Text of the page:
This talk session would be a time to discuss how Digital Humanities / Scholarship plays a role at our institutions, sharing what is going well and also what challenges / gaps are impacting growth, scaling, sustainability, etc. The goal would be to learn more about how we can help each other (based on comparing the strengths and challenges institutions are facing) and a potential way to communicate with each other when needs for others’ assistance / expertise arise (maybe research some free tools to use for this). Depending on where the conversation goes, maybe end with a speed networking activity where we share current projects that could be strengthened if cross-collaborations could take place.

HistoryForge Workshop

HistoryForge is an open-source program being developed by The History Center in Tompkins County that combines historic maps, data from the US Census, archival and user-generated content to allow users to engage with local history in unique ways.

We propose a workshop in which we will lead participants in an exploration of the program and its capabilities as well as what it takes to create an engaging digital public history project

Some of the topics we can discuss include:

Building the HistoryForge database:

-Fun with the census!  Transcribing and standardizing census data

-Playing with historic maps! Geo-rectifying historic maps and/or using maps to verify census data

Using HistoryForge:

-Scavenger hunt! Searching and finding historic data on HistoryForge

-More fun with maps! See the results of your search visually displayed on map layers

Please come with questions and ideas!

Listen, Talk, Discuss: Panel session on Open for Whom: A conversation with editors of Open Access Journals

Our beautiful world is ever changing, and ever staying the same. Many years have passed since the BOAI formally defined Open Access in the BOAI (Budapest Open Access Initiative), 2002, though the heart of the matter stands strong:

“Open Access (OA) literature is digital, online, free of charge, and free of most copyright and licensing restrictions. What makes it possible is the internet and the consent of the author or copyright-holder. OA is entirely compatible with peer review, and all the major OA initiatives for scientific and scholarly literature insist on its importance. Just as authors of journal articles donate their labor, so do most journal editors and referees participating in peer review.”-Suber, Peter.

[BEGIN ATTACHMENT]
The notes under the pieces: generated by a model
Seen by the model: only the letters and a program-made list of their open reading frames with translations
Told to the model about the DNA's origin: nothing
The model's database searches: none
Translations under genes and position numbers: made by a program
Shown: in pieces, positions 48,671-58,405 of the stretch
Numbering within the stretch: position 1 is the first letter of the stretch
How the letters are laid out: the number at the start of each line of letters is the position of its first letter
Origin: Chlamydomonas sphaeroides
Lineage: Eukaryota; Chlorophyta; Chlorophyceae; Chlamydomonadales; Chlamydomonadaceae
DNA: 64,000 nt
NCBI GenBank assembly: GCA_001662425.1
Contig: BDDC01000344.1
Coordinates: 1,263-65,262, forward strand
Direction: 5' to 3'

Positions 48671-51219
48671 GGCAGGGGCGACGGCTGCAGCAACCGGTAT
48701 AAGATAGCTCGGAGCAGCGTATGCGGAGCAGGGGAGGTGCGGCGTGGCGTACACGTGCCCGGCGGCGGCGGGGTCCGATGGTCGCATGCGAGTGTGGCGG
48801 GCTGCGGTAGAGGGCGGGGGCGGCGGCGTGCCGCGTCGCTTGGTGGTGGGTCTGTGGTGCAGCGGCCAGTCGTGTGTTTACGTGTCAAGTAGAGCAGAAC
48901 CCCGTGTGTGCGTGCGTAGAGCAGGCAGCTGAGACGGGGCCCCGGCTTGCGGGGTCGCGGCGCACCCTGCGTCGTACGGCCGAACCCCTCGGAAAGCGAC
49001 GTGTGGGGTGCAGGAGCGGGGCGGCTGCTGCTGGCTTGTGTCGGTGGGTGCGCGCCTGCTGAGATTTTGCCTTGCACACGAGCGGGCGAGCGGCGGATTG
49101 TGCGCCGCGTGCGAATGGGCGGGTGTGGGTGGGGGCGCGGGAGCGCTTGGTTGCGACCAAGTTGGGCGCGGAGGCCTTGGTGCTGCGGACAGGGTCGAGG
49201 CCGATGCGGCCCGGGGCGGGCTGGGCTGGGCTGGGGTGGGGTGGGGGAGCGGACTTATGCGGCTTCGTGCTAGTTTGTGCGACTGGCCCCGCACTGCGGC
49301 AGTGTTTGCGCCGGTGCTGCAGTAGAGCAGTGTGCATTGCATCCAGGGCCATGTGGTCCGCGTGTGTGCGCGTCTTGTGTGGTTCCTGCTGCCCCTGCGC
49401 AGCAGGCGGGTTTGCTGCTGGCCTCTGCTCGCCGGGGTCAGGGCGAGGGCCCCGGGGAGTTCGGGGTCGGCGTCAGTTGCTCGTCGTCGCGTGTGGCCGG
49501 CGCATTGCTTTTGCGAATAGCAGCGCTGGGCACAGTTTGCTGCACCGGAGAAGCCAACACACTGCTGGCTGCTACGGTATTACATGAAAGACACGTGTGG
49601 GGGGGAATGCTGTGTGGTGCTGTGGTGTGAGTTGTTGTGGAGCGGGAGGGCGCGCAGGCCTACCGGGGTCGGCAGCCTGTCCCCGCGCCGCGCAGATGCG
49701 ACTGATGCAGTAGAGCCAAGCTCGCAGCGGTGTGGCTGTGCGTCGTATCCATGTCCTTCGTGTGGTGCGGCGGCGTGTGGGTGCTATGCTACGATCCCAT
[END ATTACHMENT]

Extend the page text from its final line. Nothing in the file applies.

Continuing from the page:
Open Access Week, an international week in support of Open Access, Open Educational Resources, OA publishing, and other scholarly communications endeavors, is the third week of October, every year and October 21-27, 2019. SPARC,, a national advocacy organization on Open Access lends support.

This year’s theme is Open For Whom? Equity for Open Knowledge?

Everyday discourse at Syracuse University often considers many conversation topics around diversity, inclusion, scholarship, research, and teaching. This talk session will consist of a panel discussion with faculty and staff who participate in open access publishing workflows. We will discuss topics and consider themes of equity, openness, and open knowledge.

Panel Participants will include Syracuse University faculty and staff affiliates (who are editors of open access journals) Wordgathering: A Journal of Disability Poetry and Literature: and also Public: a Journal of Imagining America, which is a multimedia design journal.

Amanda Page, Open Publishing and Copyright Librarian, will moderate and guide this discussion.

ThatCamp participants will also be encouraged to participate in our conversation and discuss conversation topics and questions. Example questions include: What is equity in openness? Why publish Open Access? Open For Whom?




Developing an Algorithmic Awarness in the Classroom

In this session we will discuss approaches to teaching algorithmic principles in first year classrooms (and beyond). In the first part of this session, we will engage with 2-3 short activities that can be used to spur discussion with students about the “hidden” ways algorithms influence our encounters with information and our approaches to decision-making. The second part of this session is dedicated to discussing and brainstorming additional activities to bring into our respective classrooms.

Participants will leave this session with at least 3 ideas of activities they can use to start discussions with students in their classroom, but may potentially brainstorm many more with their co-participants.